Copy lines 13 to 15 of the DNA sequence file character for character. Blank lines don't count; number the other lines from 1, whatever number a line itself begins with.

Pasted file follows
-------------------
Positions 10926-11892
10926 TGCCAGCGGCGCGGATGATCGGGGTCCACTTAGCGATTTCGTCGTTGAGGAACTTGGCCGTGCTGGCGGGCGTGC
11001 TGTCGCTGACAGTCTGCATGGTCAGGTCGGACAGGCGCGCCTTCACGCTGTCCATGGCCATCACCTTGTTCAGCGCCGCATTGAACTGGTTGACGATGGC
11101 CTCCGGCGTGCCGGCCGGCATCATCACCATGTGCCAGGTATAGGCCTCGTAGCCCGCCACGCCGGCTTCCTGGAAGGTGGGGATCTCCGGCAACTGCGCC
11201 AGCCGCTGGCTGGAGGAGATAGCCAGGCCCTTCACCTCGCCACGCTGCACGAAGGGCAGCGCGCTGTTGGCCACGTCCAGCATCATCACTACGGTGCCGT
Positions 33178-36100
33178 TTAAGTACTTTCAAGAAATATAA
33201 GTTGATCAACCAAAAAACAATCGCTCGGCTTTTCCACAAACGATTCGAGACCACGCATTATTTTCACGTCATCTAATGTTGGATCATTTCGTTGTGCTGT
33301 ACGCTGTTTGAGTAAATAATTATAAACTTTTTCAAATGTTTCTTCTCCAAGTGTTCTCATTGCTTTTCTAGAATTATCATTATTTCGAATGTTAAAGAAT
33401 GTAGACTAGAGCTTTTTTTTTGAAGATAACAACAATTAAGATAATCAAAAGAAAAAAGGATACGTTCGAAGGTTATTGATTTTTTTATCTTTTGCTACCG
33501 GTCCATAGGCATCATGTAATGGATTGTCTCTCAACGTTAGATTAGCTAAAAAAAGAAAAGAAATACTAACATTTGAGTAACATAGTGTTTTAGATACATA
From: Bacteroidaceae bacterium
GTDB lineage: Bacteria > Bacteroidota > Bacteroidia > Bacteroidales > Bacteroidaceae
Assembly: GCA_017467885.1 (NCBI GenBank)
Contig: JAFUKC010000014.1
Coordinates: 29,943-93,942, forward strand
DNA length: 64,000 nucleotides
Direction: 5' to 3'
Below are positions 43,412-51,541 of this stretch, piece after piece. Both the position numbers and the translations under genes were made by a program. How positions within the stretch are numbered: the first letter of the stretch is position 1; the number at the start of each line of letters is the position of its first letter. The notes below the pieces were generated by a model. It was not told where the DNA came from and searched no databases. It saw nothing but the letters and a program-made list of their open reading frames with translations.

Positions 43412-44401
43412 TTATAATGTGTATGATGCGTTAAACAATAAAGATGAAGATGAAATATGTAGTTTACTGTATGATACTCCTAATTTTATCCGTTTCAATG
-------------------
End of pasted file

GTDB lineage: Bacteria > Bacteroidota > Bacteroidia > Bacteroidales > Bacteroidaceae
Assembly: GCA_017467885.1 (NCBI GenBank)
Contig: JAFUKC010000014.1